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New Inheritance Tax Residential Relief

On 6th April 2017 the new ‘residential nil rate band’ came into effect. When...

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New Inheritance Tax Residential Relief

2nd May 2017

News : Wills & Probate

On 6th April 2017 the new ‘residential nil rate band’ came into effect. When it was initially announced, it was widely reported that for some, it would (eventually) be possible to give away up to £1,000,000 of your estate on death without being subject to any Inheritance Tax (IHT). If only it were that simple. Firstly the reports are misleading in that this level of relief will not be available until April 2020, and secondly, they will only be available to certain people – so who actually benefits from this new relief?

  1.  Parents and Grandparents – for the new relief to apply, the property in question must be being inherited by a child, a step-child, a grandchild, or the spouse of a child/grandchild. But Grandparents, be wary – this doesn’t apply in all circumstances – such as if the property is left to your grandchildren on trust until they are 21 or 25.
  2.  Home owners – the relief must be used against a property that you’ve (at some point) lived in and treated as your residence. However, the relief available can only be used against one property, even if the value of that property does not use up all the relief that you are entitled to. For example, if you were entitled to £100,000 in relief, but you have 2 properties each worth £75,000 – you can only apply the exemption to one of those, and would therefore only benefit from a relief of £75,000.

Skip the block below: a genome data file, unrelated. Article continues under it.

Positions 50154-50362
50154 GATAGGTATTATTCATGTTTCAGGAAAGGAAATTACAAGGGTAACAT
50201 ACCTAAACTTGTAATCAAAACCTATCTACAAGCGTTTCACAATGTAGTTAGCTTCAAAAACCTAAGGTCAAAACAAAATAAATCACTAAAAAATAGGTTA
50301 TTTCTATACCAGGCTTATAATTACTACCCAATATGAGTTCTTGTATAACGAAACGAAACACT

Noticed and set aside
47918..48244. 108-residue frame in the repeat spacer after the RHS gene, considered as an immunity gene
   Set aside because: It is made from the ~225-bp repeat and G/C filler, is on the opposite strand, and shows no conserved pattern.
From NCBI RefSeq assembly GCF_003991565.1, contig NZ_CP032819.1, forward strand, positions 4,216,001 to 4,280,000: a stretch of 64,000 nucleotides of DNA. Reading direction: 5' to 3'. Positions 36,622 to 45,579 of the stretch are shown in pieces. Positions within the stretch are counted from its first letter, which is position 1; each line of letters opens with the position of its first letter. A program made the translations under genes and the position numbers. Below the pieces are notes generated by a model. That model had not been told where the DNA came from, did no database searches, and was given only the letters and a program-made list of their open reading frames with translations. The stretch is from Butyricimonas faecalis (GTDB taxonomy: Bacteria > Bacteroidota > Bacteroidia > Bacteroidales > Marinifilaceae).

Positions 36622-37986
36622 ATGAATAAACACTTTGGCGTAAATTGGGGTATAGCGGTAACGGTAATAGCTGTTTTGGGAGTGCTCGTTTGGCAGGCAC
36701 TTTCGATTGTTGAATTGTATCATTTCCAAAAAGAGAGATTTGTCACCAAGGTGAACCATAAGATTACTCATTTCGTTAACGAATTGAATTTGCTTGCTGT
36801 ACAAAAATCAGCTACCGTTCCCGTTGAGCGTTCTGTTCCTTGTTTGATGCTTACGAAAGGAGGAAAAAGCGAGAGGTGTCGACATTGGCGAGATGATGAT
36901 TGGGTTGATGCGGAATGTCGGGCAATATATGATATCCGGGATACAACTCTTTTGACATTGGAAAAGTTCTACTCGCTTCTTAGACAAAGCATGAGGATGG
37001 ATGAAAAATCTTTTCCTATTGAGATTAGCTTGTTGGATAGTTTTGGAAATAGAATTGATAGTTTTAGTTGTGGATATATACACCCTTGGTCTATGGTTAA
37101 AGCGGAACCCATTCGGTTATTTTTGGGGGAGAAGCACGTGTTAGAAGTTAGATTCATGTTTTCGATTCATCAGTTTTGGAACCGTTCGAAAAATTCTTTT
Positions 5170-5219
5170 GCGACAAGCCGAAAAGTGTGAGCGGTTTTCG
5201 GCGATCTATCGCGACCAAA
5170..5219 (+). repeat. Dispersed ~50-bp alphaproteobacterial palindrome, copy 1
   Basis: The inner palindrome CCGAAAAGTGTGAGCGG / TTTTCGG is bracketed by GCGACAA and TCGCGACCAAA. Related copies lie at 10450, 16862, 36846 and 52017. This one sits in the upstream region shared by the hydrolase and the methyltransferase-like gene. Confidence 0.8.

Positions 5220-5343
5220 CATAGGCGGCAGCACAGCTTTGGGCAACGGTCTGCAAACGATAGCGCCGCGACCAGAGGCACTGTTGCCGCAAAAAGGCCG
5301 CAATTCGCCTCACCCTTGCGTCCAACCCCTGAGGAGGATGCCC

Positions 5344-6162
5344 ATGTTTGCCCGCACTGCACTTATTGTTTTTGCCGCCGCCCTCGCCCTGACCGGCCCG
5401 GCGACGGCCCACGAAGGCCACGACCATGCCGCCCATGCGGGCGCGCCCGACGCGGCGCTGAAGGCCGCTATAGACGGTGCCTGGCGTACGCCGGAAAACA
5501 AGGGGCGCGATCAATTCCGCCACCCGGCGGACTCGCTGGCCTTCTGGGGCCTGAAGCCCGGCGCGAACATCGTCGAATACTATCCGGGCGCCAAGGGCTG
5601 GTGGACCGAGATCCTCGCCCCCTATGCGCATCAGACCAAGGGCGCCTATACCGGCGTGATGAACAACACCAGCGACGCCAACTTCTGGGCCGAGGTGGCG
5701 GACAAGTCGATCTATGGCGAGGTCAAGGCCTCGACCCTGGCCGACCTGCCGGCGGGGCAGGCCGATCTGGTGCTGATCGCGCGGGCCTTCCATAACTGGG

3. Spouses – any unused nil rate bands, including any unused residential nil rate bands, can be transferred to your surviving spouse. So a surviving spouse would be able to give away the equivalent of 2x normal nil rate bands and 2x residence nil rate bands at the time of the second death – so long as the criteria for the residence nil rate band have been complied with. This is where the £1,000,000 figure may appear, but only from the year 2020. In the current financial year, the maximum a surviving spouse could benefit from (and only if the above circumstances apply) is £850,000.

The Small Print – there are other restrictions that apply to this relief, relating to when the property is left in trust, when estates are worth over £2,000,000, and when downsizing during your lifetime.

In summary – the new rules don’t quite -necessarily allow you to give away £1,000,000.00 without incurring any inheritance tax liabilities, but they do allow for parents and grandparents to gift away more of their estate than they were previously able to, before any inheritance is payable. For many families, this will mean more assets passing to their loved ones, and less going to HMRC.

If you think you might benefit from this new tax relief, and would like to discuss how it might effect your Will or your Estate Planning, please contact one of our Wills and Probate Solicitors on 0800 389 7093.

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